Miami students plan ride, compete in Disney ‘Imagineers’ design contest

Walt Disney Company took four University of Miami students on a ride this summer: an all-expense paid trip to California to work with an elite team of “Imagineers,” or Disney’s creative-engineering minds, on a prospective theme park attraction.

Since 1992, Disney has selected teams of students from around the world to participate in the Imagi-Nations contest, an annual competition which asks students to design and pitch ideas for new theme park attractions.

The four UM finalists were chosen among students from five countries to be one of 11 finalist teams in the contest. Finalists Lesley Wheatley, Eric Suarez, Michael Jenkins and Frank Stevens worked in Glendale, Calif., from July 16 to 27 to tweak their entry and present it to a panel of judges.

The UM team’s brainchild, “Kingdom Earth,” is a state-of-the-art theater that uses a movie with animated characters to educate viewers on how humans impact the environment. Technology such as hydraulics and holographic projections create an “activated theater” to enhance the audiences’ experience of the attraction.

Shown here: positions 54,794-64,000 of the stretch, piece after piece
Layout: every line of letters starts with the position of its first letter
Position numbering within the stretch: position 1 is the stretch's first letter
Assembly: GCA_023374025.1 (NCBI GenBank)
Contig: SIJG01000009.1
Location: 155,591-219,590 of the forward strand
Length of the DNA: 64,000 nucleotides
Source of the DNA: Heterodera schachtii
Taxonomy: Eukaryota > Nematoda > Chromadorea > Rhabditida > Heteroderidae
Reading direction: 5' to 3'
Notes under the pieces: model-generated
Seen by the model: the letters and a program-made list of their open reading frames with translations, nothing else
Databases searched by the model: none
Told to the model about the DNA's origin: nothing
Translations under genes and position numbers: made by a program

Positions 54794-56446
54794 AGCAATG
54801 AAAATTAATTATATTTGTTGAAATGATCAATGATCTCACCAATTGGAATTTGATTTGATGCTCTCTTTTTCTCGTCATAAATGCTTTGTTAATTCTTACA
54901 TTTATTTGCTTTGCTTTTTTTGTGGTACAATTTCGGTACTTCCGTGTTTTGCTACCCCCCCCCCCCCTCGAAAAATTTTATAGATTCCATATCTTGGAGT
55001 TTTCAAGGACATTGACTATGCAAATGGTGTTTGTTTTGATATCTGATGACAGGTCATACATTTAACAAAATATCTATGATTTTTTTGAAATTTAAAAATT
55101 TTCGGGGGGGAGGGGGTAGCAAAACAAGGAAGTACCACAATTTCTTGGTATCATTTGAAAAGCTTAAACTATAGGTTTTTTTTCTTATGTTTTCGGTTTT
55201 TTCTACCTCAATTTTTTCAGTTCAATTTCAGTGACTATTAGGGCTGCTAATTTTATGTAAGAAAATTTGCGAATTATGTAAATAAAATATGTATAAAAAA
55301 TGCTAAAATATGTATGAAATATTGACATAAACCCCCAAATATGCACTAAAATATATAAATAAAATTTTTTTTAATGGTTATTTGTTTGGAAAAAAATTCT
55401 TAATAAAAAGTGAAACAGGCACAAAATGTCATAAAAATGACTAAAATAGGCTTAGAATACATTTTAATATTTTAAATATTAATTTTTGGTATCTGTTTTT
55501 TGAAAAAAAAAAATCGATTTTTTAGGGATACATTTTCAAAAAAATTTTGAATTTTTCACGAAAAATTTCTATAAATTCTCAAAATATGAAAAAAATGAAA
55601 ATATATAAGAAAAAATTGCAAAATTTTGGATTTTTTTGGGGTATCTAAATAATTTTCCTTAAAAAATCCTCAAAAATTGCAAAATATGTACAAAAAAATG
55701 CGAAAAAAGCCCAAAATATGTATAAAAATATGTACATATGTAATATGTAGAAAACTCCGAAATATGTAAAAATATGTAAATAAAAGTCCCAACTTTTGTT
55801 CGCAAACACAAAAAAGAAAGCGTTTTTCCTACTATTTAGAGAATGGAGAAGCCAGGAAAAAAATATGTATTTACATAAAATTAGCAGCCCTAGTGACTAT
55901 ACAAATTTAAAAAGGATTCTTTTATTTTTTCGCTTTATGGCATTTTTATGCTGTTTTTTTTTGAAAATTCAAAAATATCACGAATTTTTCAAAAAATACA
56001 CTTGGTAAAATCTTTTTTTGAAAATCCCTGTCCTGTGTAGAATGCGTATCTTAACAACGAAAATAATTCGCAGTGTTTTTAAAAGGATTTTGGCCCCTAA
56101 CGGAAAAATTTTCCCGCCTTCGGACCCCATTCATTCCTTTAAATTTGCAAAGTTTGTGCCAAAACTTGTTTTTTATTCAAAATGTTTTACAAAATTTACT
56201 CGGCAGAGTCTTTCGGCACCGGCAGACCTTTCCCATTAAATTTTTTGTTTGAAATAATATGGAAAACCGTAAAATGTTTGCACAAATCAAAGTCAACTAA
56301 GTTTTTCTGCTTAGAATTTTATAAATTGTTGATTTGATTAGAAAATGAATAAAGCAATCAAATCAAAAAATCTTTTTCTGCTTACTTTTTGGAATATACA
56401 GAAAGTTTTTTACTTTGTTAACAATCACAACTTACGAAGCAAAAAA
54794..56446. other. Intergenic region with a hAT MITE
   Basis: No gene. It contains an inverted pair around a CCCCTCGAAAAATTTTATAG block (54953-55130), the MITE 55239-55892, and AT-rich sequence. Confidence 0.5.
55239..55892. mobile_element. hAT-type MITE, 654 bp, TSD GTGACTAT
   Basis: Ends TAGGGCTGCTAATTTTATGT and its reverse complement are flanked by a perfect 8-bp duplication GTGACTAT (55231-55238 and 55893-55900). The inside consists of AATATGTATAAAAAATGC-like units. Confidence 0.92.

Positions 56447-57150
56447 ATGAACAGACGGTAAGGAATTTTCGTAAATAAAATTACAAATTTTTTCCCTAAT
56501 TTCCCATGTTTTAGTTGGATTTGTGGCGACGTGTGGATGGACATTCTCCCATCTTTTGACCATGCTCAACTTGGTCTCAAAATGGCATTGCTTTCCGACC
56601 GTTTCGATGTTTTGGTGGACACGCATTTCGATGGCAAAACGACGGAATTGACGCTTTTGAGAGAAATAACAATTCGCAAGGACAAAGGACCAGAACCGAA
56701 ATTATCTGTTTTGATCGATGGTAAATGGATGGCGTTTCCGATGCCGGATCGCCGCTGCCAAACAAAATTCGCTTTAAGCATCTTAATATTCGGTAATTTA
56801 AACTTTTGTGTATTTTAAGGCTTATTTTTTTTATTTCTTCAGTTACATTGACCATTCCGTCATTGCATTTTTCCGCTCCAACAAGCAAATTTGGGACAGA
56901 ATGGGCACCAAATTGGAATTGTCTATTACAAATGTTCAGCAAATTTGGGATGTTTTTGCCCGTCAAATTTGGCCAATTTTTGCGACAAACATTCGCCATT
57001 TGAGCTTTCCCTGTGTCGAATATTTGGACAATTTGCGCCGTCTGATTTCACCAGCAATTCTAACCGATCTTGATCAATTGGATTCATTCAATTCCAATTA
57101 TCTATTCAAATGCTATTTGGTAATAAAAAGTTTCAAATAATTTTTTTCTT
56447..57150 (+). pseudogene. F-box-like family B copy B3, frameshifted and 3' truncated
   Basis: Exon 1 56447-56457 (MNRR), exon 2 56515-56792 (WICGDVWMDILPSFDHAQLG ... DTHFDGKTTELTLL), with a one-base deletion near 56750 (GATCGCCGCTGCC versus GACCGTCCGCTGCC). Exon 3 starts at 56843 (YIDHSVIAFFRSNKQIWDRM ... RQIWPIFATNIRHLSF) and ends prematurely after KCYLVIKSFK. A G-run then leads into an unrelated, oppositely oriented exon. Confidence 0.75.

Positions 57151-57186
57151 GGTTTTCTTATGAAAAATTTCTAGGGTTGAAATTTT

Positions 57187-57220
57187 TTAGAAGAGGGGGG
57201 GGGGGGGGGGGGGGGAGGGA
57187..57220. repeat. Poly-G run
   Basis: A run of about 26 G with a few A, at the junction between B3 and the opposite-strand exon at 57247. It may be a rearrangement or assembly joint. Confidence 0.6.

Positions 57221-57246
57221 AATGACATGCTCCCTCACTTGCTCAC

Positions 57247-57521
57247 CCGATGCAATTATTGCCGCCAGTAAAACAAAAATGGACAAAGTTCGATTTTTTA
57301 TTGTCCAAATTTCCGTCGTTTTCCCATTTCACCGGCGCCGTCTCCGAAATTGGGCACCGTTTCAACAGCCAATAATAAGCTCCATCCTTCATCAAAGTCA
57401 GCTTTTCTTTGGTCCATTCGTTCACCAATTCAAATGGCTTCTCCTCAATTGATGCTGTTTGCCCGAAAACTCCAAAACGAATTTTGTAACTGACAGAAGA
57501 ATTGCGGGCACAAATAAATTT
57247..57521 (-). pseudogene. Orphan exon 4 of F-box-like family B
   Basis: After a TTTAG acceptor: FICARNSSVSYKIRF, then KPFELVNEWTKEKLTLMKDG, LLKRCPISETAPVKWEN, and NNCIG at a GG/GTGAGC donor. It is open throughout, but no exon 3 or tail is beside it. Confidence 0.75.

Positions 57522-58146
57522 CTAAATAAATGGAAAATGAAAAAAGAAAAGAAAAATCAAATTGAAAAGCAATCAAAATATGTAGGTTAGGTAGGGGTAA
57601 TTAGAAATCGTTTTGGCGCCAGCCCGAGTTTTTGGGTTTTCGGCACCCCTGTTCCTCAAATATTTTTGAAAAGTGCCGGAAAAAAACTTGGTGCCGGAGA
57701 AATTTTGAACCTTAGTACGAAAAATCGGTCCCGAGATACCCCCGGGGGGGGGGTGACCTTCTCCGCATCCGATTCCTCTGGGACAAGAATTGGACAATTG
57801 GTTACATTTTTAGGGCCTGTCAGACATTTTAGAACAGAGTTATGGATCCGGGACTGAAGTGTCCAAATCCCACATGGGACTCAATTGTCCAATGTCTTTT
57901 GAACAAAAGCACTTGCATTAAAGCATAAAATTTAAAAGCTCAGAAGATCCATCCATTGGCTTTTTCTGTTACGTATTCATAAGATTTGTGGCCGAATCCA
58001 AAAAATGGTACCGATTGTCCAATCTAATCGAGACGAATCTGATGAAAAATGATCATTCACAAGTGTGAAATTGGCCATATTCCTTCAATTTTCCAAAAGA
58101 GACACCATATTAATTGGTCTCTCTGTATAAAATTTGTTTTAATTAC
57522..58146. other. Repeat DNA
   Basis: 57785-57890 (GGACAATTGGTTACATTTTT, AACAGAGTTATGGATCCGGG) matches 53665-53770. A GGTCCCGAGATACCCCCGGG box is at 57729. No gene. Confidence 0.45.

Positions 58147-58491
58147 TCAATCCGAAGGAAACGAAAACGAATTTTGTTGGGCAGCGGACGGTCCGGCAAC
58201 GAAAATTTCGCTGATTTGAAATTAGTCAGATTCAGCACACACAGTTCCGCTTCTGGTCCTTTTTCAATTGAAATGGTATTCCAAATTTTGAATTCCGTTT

The finalists decided to place the theater in Epcot because of its environmental concept.

“Disney gives this platform for students to express their ideas and have people actually listen to them,” Stevens said. “One of the really amazing things about it is that you get to have your ideas taken seriously by professionals in the field. It’s a unique opportunity, to say the least.”

Disney’s Imagineers have a diverse group of skills. Employees specializing in more than 140 disciplines, including sound technology, landscape design and model making work together to brainstorm new theme park attractions.

Alli Braswell, manager of diversity and inclusion, worked with creativity aspects of the contest.

“The goal here is to bring not only people with different nationalities but people from different backgrounds, disabilities and cultures to represent the real world,” Braswell said.

Although the “Kingdom Earth” design didn’t win the contest, Stevens said that just being a finalist was a confidence-building experience.

“The best part was the personal sense of self-confidence that it gave you,” Stevens said.

“That sort of self affirmation that, ‘Yeah, I did something, people enjoyed it and there are other students out there and working in the same way.’ ”

Kelly Herson may be contacted at